Hopefully this doesn't lead to any red herrings. I haven't been looking at this stuff very long.
"arm.com" has some info on the processor.
TI licensed the processor design from ARM. It's an ASIC, not really a cpu chip.
You have to agree to a non-disclosure to see the docs on arm.com.
After reading about it, not sure that the dual cpu is actually getting used like folks think. There may be two systems actually running.
The arm docs hint that it may be the hash key that actually gets stored on the asic not a private key and that there may be more than one. TI may have designed in their own protocol which is the M-Shield trademark.
TI doesn't exactly give out much info on it. The ARM site is a lot more informative. It doesn't cost anything to access it other than giving away your email address and agreeing to the nondisclosure.
In particular look for these documents:
DEN0013B_cortex_a_series_PG.pdf (chapter 26)
You can also review the source code for the tablet.
See the following exerpts:
image.image = 2;
image.val = 99;
SEC_ENTRY_Std_Ppa_Call ( PPA_SERV_HAL_BN_CHK , 1 , &image );
if ( image.val == 0 )
/* go run U-Boot and never return */
printf("Starting OS Bootloader from %s ...\n", boot_dev_name);
U32 SEC_ENTRY_Std_Ppa_Call (U32 appl_id, U32 inNbArg, ...);
There are several calls to the SEC_ENTRY_Std_Ppa_Call function.
One (or two) for each image block being loaded.
I think these are the calls to the security layer..
SEC_ENTRY_Std_Ppa_Call ( PPA_SERV_HAL_BN_CHK ,...
They took the crc32 validation out in various places in the code. I suspect that if it is a signed key that if the image doesn't process out to the end key, then the crc2 would have failed anyway.
Has anyone actually checked what the "key" is? Could it be a crc or checksum?
The "_BN_" I assume is for barnes and noble.
Looking at "omap4_hs.h", it looks like that function can do a callback into the secure area and execute up to 32 different functions, though I'm guessing from the list in the file that BN only added two - INIT and CHK.
There is also a reference in that file to "Development CEK". Could this be the private key? Not the hash, just one part of the key? I'm by no means up on crypto algorithms.
Defines from MShield-DK 1.2.0 api_ppa_ref.h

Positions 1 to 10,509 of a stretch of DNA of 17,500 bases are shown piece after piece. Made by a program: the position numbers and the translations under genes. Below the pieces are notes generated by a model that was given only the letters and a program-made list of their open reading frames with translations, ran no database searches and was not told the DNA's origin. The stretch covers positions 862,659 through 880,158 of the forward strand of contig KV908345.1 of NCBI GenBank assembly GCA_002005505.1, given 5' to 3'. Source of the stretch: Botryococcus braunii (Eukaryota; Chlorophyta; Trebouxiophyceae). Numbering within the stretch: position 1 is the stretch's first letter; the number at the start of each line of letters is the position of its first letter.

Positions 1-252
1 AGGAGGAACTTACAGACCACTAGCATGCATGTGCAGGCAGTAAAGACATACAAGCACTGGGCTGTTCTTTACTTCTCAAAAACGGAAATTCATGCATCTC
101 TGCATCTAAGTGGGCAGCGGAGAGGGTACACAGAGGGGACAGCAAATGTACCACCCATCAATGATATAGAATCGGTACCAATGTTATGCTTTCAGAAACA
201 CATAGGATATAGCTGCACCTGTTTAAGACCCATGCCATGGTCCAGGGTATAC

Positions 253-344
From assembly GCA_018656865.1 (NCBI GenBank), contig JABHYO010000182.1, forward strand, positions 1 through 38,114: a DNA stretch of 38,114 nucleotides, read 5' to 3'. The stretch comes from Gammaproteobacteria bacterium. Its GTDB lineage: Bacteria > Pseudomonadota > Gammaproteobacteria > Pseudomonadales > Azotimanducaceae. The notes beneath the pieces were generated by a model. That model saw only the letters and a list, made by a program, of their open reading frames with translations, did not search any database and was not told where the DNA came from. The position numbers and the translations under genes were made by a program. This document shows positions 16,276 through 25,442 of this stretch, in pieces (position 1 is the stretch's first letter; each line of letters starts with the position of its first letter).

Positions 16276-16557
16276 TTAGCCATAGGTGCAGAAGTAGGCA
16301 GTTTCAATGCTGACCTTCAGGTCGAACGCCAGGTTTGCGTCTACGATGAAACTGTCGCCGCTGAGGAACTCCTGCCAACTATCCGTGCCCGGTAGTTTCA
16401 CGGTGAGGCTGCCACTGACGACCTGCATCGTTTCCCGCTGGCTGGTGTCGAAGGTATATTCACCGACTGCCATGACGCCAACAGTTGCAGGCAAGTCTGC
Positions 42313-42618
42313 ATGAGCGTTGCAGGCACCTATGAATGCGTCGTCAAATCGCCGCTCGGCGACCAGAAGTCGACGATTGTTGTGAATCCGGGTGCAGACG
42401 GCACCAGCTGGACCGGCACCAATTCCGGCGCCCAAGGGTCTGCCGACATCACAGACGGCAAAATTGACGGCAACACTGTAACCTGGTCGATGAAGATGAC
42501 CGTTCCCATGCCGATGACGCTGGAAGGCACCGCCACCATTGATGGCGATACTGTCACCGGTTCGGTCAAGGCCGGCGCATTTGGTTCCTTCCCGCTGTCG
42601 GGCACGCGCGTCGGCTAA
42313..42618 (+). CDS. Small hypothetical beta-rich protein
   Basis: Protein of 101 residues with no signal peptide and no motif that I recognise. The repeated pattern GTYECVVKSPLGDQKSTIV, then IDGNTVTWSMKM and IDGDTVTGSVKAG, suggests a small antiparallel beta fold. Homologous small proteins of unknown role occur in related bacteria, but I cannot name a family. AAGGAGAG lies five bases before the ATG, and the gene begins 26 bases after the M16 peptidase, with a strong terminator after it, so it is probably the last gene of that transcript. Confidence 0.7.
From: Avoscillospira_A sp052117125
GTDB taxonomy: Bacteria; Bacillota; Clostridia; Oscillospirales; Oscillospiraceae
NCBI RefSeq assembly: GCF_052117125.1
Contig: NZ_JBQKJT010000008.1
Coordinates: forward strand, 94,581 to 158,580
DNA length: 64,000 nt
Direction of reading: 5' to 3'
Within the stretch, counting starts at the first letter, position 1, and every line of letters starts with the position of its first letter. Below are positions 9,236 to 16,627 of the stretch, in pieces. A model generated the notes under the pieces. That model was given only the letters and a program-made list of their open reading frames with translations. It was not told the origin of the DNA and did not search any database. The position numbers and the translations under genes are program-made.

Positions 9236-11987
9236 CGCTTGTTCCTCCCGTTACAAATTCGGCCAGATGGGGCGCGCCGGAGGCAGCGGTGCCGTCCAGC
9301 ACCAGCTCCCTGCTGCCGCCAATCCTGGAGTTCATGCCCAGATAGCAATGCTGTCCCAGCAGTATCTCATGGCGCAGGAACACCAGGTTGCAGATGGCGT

Make sure these align with the existing services in PPA.
// Number of APIs
#define NB_MAX_API_HAL 32
// command / api keys
/* Development CEK */
#define CEK_3 0x01234567 //127_96
#define CEK_2 0x89ABCDEF // 95_64
#define CEK_1 0x11121314 // 63_32
#define CEK_0 0x15161718 // 31_0
Another question I have, what level of GPL does android use?
The simple fact that they linked in the M-Shield function calls may be enough to force the release of that source as well. The latest GPL has a pretty nasty copy left. It may be in that archive already too. I haven't gotten through much of it yet.
And is it true that this tablet has a different wifi chip and thus doesn't have the fm and bluetooth available to it?
The brute force idea might work except that you'd have to do it on a nook tablet. You have to validate a data block using that function call.
Figuring out how to automate it through that security layer might be a bit troublesome. If you could call that function directly, maybe, but I suspect that it is only accessible from one side of the architecture. But that might also be why the tablet has so much memory dedicated to B&N and not split evenly. Maybe the bigger chunk of the memory is all in the secure side?
I have to say the OMAP4 is a pretty neat layout. Has a huge potential for corporate ethical abuse but technically it really is cool. They are going through a lot of hoops to keep this tablet locked down. I found one whitepaper on the netflix issue. Netflix apparently has a whole massive requirements list and this was the first tablet to meet it. I'm not sure netflix isn't overvaluing their product. There are other ways they could have done this versus locking the whole tablet down. They could have put the netflix app as a service in the secure side and just signed that part of the application. They could have still allowed the secondary bootloader in the unsecure area to be whatever the user wanted. I don't think they thought through the ethical notions of it all. But maybe they did and they just want to control something like apple is doing. Apple was defeated once by a lower cost, open architecture. History will repeat itself. It's a shame B&N's didn't go that route instead. If it wasn't for this one issue, they would have had a much better platform to work from than the fire.